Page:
Working across the divide: Job involvement in the public and nonprofit sectors
Job involvement is a principal factor in the lives of most people; employees in the workplace are mentally and emotionally influenced by their degree of involvement in work. Using the data from the National Administrative Studies Project III, this study empirically compares the level of job involvement between managers in the public and nonprofit sectors and explores different aspects including demographic, managerial, and institutional factors that contribute to the apparent differences. The results of the study indicate that the mean level of nonprofit managers' job involvement is significantly greater than for public managers. Each sector had specific variables that significantly and uniquely contributed to job involvement. Overall, the results suggest a need to more fully investigate the various mechanisms and functions of situational and organizational contexts, organizational norms, and culture that were associated with job involvement regardless of sector. Implications and limitations of this research are also discussed.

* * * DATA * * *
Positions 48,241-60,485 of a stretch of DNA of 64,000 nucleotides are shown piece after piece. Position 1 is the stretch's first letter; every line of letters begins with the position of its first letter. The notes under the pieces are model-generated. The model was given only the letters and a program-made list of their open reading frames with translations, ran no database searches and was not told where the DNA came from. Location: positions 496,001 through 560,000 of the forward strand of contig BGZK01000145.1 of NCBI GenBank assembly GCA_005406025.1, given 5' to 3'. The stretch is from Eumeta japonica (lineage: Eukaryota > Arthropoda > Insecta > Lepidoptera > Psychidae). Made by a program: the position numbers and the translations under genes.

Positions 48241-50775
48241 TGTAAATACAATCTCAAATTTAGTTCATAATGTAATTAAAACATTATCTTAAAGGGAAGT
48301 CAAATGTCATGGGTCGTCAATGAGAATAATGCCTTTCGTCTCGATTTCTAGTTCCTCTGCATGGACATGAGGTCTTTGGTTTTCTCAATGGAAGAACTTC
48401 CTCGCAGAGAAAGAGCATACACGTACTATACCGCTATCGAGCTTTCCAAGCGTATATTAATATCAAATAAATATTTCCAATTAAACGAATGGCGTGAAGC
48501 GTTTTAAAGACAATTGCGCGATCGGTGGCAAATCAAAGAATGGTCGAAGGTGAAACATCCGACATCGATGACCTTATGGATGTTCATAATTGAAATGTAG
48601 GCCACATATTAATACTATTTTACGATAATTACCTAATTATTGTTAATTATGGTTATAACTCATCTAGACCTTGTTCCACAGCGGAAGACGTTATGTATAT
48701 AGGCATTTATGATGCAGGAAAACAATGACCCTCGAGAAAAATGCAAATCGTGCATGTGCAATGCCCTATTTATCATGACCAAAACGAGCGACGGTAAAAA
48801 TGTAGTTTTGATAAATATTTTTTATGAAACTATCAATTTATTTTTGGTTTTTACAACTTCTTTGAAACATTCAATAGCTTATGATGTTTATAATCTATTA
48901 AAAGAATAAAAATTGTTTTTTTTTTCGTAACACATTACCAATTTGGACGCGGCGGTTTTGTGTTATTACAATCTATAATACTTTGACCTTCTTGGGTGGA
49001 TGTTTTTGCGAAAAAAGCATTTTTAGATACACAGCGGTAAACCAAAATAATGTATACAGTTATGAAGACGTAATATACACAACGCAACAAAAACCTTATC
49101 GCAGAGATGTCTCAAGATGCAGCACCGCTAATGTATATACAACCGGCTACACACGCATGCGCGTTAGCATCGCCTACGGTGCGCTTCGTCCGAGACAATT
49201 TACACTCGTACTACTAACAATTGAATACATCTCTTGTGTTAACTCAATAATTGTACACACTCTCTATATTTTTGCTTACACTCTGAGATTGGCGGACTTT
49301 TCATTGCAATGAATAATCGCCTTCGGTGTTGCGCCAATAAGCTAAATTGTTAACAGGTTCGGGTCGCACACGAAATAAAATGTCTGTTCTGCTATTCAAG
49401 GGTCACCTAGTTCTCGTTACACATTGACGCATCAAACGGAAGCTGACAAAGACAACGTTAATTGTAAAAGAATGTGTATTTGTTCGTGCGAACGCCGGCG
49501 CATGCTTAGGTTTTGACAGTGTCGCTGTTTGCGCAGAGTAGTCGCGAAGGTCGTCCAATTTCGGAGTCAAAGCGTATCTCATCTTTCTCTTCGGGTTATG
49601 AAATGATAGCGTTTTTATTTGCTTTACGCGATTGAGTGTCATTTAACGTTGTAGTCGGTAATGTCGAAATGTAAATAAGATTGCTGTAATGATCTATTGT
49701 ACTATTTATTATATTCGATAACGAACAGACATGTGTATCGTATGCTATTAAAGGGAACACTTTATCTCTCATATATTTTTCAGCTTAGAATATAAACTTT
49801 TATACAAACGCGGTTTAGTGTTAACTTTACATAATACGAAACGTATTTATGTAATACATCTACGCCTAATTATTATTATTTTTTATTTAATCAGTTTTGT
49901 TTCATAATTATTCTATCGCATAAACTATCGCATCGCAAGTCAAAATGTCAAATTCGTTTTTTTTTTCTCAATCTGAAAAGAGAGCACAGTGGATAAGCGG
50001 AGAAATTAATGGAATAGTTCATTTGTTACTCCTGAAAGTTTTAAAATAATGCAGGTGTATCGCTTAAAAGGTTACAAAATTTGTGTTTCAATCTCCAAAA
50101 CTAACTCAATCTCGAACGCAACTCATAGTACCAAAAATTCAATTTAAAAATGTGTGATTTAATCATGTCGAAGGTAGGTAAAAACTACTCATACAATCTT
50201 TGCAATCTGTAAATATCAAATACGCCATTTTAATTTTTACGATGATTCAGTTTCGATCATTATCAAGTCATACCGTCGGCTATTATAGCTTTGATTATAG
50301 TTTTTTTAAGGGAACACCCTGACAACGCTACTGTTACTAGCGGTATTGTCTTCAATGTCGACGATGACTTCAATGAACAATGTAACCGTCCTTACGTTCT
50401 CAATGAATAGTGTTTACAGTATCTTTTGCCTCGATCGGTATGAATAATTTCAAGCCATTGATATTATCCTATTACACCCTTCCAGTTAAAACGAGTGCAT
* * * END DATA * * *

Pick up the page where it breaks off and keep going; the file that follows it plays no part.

Civil service; Corporate culture; Employees – Attitudes; Job enrichment; Job satisfaction; Nonprofit organizations – Employees
Policy Design, Analysis, and Evaluation | Public Administration | Public Policy | Work, Economy and Organizations
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Park, S. M.,
Working across the divide: Job involvement in the public and nonprofit sectors.
Review of Public Personnel Administration, 29(2),